Critics cry ‘grade inflation’ at NYC schools as students pass without meeting standards

New York Post | 6/29/2019 | Staff
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At the Science School for Exploration and Discovery, MS 244 in the Bronx, an impressive 94 percent of students in grades 6-8 passed their math classes in the 2017-18 school year.

But how much math they actually mastered is questionable.

Percent - Mott - Haven - Students - Families

Only 2 percent of those same Mott Haven students — nearly all Hispanic and black from poor or low-income families — passed the state math exams, which measure skills that kids should have at each grade level, according to city data reviewed by The Post.

At Harbor Heights middle school in Washington Heights, an awesome 100 percent of kids — all Hispanic — passed their state English Language Arts classes.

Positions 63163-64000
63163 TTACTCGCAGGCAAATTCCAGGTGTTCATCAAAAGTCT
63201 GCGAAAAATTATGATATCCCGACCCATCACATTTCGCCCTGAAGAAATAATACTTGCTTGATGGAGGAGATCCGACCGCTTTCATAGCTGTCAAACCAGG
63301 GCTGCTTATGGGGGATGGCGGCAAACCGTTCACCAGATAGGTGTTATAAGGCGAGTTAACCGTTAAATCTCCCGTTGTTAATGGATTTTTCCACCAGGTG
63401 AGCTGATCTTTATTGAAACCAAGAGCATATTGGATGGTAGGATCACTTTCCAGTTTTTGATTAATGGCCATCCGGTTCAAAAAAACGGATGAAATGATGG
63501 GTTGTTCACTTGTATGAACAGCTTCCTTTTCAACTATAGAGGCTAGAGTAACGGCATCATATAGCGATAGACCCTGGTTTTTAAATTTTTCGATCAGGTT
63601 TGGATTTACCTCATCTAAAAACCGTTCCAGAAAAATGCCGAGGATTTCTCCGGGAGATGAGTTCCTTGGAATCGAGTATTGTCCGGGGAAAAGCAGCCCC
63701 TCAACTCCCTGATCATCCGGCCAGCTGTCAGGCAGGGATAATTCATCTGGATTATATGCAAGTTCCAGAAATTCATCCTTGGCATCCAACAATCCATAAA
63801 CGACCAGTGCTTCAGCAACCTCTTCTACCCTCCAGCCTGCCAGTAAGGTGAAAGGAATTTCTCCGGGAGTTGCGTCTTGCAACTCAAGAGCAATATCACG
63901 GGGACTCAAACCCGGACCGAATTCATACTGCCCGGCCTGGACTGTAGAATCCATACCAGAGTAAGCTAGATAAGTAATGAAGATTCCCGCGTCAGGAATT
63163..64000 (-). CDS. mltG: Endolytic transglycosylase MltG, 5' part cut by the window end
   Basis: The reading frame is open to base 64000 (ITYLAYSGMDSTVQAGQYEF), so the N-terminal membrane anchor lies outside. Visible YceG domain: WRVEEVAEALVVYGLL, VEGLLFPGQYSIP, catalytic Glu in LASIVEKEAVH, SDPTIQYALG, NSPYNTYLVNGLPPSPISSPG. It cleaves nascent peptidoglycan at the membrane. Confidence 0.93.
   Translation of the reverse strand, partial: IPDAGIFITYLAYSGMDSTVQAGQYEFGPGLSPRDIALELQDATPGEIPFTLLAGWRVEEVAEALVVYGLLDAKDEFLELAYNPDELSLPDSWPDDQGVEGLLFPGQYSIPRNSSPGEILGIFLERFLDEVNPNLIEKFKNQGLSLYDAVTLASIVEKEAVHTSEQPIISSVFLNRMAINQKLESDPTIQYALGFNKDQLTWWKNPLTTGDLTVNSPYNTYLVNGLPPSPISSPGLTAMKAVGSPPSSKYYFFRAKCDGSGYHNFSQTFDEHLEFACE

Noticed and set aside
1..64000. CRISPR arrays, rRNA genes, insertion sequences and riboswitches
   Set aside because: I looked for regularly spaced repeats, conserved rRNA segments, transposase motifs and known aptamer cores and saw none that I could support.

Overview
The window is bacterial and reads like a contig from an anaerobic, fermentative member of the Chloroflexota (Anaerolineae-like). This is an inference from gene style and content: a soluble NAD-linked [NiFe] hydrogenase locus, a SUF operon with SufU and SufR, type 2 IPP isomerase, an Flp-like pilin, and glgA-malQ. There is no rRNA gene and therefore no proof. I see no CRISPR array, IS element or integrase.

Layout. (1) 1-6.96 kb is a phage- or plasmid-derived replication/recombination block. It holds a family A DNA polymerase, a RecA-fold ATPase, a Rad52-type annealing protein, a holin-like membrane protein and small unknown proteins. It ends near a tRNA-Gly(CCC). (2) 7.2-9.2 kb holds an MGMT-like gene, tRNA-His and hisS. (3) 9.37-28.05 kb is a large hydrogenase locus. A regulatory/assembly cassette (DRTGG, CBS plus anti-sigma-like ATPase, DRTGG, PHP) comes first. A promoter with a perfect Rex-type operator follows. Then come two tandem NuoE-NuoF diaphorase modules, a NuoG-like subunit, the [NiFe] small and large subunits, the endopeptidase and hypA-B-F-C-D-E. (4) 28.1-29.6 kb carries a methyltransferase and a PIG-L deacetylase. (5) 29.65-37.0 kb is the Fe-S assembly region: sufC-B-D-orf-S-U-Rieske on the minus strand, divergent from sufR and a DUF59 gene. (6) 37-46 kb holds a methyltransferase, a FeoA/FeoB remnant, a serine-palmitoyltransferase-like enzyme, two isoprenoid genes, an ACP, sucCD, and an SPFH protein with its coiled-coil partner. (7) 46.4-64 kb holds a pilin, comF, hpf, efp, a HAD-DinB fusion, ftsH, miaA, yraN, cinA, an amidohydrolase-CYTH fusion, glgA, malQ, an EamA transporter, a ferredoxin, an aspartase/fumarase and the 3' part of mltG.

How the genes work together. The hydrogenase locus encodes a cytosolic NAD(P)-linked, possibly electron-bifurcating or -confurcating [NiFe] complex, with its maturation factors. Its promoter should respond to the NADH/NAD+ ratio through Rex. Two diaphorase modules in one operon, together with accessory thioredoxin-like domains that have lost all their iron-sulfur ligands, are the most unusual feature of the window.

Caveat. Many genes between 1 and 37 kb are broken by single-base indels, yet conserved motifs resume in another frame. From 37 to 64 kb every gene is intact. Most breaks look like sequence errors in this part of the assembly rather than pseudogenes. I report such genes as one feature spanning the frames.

Percent - Kids - ELA - Exams - Data

But only 7 percent of those kids passed the ELA exams, the data show.

Some education advocates politely call it “grade inflation.”

Critics - Brand - Fraud - Report - Cards

But critics brand it “grade fraud,” because rosy report cards may camouflage failure.

“Mayor de Blasio’s educrats have created the illusion of learning, and thus rob tens of thousands of students of the knowhow that they need to succeed,” said Deroy Murdock, a senior fellow with the London Center for Policy Research in Manhattan, who blasted the practice as “Mathgate.”

City - Department - Education - Disparities

Yet the city Department of Education dismisses the disparities.

“It’s apples and oranges to compare students’ classroom grades over the course of a full school year with their performance on a two-day state exam,” said DOE spokeswoman Miranda Barbot.

Queens - City - Councilman - Letter - Lawmakers

Now, the Queens City Councilman who recently penned a damning letter, signed by eight fellow lawmakers, calling Chancellor Richard Carranza’s racially-charged rhetoric “divisive” is urging the chancellor to take action.

“Dozens of schools have a high percentage of students passing their course work in Math and English, but a very low percentage of students meeting standards on the state Math and English exams,” Robert Holden wrote to Carranza on Friday, citing MS 244 as an egregious example.

“While I understand that...
(Excerpt) Read more at: New York Post
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